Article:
'Rural resilience': Gove outlines future vision for farming post-Brexit

Gove has outlined his intention to tear up existing farming subsidies following Brexit and replace them with a new support scheme
Gove has outlined his intention to tear up existing farming subsidies following Brexit and replace them with a new support scheme

Environment Secretary Michael Gove has used the Oxford Farming Conference to outline his vision for British farming post-Brexit.

Speaking at the annual event, he indicated that the Government would move away from current payments as the country left the European Union, transitioning to a system that encouraged farmers to protect the environment and invest in new technology to improve productivity.

He told delegates at the conference that the Common Agricultural Policy was designed for another world. It had changed over time but he said it was still a fundamentally flawed design.

"Paying landowners for the amount of agricultural land they have is unjust, inefficient and drives perverse outcomes," said the Environment Secretary.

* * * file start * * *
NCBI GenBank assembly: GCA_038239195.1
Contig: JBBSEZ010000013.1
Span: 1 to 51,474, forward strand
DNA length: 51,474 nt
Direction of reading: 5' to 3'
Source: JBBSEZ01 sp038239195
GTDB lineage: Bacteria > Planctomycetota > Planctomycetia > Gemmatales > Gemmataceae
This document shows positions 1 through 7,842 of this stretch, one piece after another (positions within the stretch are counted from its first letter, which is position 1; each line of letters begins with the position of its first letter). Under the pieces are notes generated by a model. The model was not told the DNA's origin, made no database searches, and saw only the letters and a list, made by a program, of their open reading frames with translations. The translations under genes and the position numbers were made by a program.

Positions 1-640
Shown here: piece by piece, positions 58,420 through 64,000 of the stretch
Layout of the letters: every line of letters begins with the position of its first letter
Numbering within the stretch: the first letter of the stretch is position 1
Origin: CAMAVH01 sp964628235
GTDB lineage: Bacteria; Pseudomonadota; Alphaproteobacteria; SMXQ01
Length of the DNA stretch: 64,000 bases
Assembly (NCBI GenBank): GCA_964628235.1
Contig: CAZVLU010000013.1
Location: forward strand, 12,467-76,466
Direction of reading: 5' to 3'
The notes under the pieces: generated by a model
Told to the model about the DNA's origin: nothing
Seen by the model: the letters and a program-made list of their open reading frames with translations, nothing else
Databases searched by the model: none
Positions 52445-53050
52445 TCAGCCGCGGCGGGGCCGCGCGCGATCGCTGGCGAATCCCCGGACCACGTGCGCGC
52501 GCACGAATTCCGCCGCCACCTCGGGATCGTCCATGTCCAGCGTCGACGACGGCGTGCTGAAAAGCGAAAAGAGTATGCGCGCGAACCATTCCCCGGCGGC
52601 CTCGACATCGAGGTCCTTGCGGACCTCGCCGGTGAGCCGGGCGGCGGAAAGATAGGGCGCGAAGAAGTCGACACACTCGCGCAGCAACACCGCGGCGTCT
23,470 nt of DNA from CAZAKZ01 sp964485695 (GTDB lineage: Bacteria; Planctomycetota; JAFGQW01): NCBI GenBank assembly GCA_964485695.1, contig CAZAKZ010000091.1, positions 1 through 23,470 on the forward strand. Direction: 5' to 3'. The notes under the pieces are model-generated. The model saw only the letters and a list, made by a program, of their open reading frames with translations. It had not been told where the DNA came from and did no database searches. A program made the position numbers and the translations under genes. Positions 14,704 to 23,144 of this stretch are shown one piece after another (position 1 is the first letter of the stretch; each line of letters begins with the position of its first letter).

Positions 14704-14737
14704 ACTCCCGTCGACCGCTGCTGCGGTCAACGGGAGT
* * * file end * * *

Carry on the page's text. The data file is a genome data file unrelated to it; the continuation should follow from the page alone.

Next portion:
"It gives the most from the public purse to those who have the most private wealth. It bids up the price of land, distorting the market, creating a barrier to entry for innovative new farmers and entrenching lower productivity.

"Indeed, perversely, it rewards farmers for sticking to methods of production that are resource-inefficient and also incentivises an approach to environmental stewardship which is all about mathematically precise field margins and not ecologically healthy landscapes."

'Public goods'

He said that, following a period of transition, the United Kingdom would replace the existing Basic Payments of the EU with a series of support payments for what he described as "public goods."